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Zurich Stops All British And Irish Property Lending

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http://www.irishtimes.com/newspaper/breaking/2010/0716/breaking13.html

Swiss insurer Zurich Financial Services AG stopped all property lending to Ireland and Britain, and sharply increased provisions to shield against loan losses in these hard-hit real estate markets.

The group, which had been financing commercial property developments but did not give out mortgages to retail clients in these markets, said today it had set aside an additional $330 million to cover losses.

"Loan provisions are regularly reviewed but given the continuing deterioration in the UK and Irish property markets, the group has carried out a further review of its property development loan books and the respective provisioning levels," Zurich said in a statement.

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and sharply increased provisions to shield against loan losses in these hard-hit real estate markets.

When one of them admits to making large provisions against real estate losses, the others will look fraudulent for not doing so.

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This could be really bad for many developers.

Loans taken out with Dunbar have always had a first condition of loan that that loan can be recalled by the bank at any time of its choosing.

Even if they do not call in the loan. If a developer is half way through a project and no further money is lent at the next stage draw down it is all over.

The only chance is to get funding from another source. This will be very difficult!!

This the leads to bankrucy and forced sales of half finished developments.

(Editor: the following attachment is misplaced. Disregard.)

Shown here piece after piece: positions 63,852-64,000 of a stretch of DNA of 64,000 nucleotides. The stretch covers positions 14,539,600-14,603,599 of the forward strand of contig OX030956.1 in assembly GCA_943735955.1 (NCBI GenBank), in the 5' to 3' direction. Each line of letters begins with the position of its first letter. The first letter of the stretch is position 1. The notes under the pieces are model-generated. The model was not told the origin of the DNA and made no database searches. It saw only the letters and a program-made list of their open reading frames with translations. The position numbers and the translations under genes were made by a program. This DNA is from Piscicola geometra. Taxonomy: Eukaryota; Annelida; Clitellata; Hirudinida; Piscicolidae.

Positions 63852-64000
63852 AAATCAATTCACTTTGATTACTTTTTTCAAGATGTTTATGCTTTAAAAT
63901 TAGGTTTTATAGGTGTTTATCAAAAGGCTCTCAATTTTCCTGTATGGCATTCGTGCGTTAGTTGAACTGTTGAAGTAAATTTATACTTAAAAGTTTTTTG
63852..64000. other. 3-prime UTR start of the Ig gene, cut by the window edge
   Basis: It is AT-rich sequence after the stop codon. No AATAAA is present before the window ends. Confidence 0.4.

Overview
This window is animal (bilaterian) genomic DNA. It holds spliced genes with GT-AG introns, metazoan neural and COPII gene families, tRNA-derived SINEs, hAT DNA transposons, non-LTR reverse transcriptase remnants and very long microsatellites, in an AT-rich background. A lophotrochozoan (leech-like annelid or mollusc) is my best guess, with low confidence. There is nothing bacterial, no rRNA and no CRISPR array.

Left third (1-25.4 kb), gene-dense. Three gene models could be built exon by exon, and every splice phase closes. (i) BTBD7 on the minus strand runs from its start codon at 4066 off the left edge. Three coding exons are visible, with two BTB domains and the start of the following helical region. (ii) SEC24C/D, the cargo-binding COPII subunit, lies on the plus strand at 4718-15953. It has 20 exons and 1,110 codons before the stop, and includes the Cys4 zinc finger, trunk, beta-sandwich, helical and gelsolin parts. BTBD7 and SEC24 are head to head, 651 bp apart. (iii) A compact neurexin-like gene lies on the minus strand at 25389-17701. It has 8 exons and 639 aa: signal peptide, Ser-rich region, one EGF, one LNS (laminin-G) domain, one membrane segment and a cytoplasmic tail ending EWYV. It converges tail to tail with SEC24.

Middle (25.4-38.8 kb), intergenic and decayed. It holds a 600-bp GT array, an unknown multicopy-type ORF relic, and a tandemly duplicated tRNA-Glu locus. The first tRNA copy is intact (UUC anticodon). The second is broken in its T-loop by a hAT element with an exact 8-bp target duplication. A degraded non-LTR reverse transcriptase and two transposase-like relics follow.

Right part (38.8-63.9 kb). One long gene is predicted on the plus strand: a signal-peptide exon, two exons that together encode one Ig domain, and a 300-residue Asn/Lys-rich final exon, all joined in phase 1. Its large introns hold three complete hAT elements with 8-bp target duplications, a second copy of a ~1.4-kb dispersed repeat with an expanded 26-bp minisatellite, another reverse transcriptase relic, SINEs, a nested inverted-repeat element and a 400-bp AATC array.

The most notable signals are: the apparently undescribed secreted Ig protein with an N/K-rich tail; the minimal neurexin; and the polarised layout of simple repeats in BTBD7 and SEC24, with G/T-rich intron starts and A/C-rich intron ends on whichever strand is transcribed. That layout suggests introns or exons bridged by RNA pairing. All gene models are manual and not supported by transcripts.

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http://www.irishtimes.com/newspaper/breaking/2010/0716/breaking13.html

Swiss insurer Zurich Financial Services AG stopped all property lending to Ireland and Britain, and sharply increased provisions to shield against loan losses in these hard-hit real estate markets.

The group, which had been financing commercial property developments but did not give out mortgages to retail clients in these markets, said today it had set aside an additional $330 million to cover losses.

"Loan provisions are regularly reviewed but given the continuing deterioration in the UK and Irish property markets, the group has carried out a further review of its property development loan books and the respective provisioning levels," Zurich said in a statement.

The news is spreading:

WSJ, 1 hour ago: http://online.wsj.com/article/BT-CO-20100716-702639.html

FT, 9 minutes ago: http://www.ft.com/cms/s/0/217c628e-90be-11df-85a7-00144feab49a.html

It it leads other insurers in the same direction this can get really big.

Edit links.

Edited by Tired of Waiting

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http://www.irishtimes.com/newspaper/breaking/2010/0716/breaking13.html

Swiss insurer Zurich Financial Services AG stopped all property lending to Ireland and Britain, and sharply increased provisions to shield against loan losses in these hard-hit real estate markets.

The group, which had been financing commercial property developments but did not give out mortgages to retail clients in these markets, said today it had set aside an additional $330 million to cover losses.

"Loan provisions are regularly reviewed but given the continuing deterioration in the UK and Irish property markets, the group has carried out a further review of its property development loan books and the respective provisioning levels," Zurich said in a statement.